Weekly Fintech Focus

  • In a broad order, CFPB seeks information from big tech payment platforms about their products, practices, and customer data.
  • CFPB cracks down on prison financial services company for unfair and abusive acts and practices.

CFPB Initiates Inquiry into Big Tech Payment Platforms

On October 21, 2021, the Consumer Financial Protection Bureau (CFPB) ordered six large technology companies—Google, Apple, Facebook, Amazon, Square, and PayPal—to provide information about their consumer payment services.

According to the accompanying statement by recently confirmed CFPB Director Rohit Chopra, “[l]ittle is known publicly about how Big Tech companies will exploit their payments platforms” and the CFPB’s inquiry “will help to inform regulators and policy makers about the future of our payments system.” The statement noted that the CFPB’s orders build on the efforts of the FTC to “shed light on the business practices of the largest technology companies in the world.” Chopra was an FTC commissioner before being confirmed as CFPB director last month.

The orders were issued pursuant to the CFPB’s statutory authority to monitor for risks to consumers in the offering or provision of consumer financial products or services, including developments in markets for such products or services. The outcome of such inquiries is a report on the aggregated findings. The information may also inform future rulemakings by the CFPB.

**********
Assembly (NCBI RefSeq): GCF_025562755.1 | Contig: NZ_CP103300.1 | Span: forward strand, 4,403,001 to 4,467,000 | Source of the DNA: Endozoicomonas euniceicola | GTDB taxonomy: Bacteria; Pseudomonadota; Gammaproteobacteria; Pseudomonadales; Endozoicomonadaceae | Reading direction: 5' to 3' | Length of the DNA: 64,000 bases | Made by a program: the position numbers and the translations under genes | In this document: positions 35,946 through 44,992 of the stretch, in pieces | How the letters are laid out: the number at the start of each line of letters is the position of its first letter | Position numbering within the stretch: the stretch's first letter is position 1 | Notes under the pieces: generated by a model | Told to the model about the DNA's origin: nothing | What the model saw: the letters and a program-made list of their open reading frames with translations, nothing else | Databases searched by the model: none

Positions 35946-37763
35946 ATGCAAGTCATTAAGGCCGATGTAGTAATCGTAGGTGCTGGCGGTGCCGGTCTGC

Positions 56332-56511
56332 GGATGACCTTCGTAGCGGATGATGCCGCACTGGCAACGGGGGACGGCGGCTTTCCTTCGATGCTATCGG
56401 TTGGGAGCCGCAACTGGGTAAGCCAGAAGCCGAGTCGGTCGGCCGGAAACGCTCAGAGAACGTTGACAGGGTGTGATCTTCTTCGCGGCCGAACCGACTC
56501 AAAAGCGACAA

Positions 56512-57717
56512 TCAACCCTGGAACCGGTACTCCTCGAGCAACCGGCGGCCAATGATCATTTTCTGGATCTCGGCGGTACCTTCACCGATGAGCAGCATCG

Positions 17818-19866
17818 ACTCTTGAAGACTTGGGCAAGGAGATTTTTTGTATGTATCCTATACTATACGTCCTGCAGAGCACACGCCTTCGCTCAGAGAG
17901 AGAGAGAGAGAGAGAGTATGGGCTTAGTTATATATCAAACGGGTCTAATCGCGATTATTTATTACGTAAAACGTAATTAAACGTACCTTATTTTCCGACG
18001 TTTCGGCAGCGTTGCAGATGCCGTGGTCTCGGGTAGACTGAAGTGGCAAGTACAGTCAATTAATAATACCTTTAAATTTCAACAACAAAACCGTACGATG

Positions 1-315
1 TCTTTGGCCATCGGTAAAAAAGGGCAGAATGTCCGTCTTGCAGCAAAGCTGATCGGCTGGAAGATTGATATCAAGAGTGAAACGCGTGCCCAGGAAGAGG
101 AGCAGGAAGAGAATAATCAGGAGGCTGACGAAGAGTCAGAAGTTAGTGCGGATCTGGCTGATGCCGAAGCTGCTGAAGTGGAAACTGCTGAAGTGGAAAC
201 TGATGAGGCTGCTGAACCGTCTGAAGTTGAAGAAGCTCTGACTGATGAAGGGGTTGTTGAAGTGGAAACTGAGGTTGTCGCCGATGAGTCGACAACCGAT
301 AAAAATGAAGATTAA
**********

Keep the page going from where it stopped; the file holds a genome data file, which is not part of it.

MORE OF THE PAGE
Although the individual orders to the six companies were not disclosed, the CFPB published a generic model order. The order contains fifty-five questions seeking detailed information about each payment product or service that each company either currently offers or provides to consumers in the United States (or provided to consumers at any point since January 1, 2019).

The orders seek information on the following topics:

  • Products: Information on specific payment products offered by each company, including features of the payment products, ways in which payment products are marketed to consumers and businesses, fees that may be charged to consumers and businesses, and plans for evolving the product over time.
  • Data Harvesting: Information about the data that each company collects and retains as a result of consumers’ use of the products. The CFPB stated that it seeks to understand the kinds of data that each company generates from this product use data—for example, through combining it with externally-sourced data or with other data obtained from the company’s own operations or with data from both such sources. More generally, the CFPB stated that it seeks to understand the purposes associated with the harvesting of different data fields.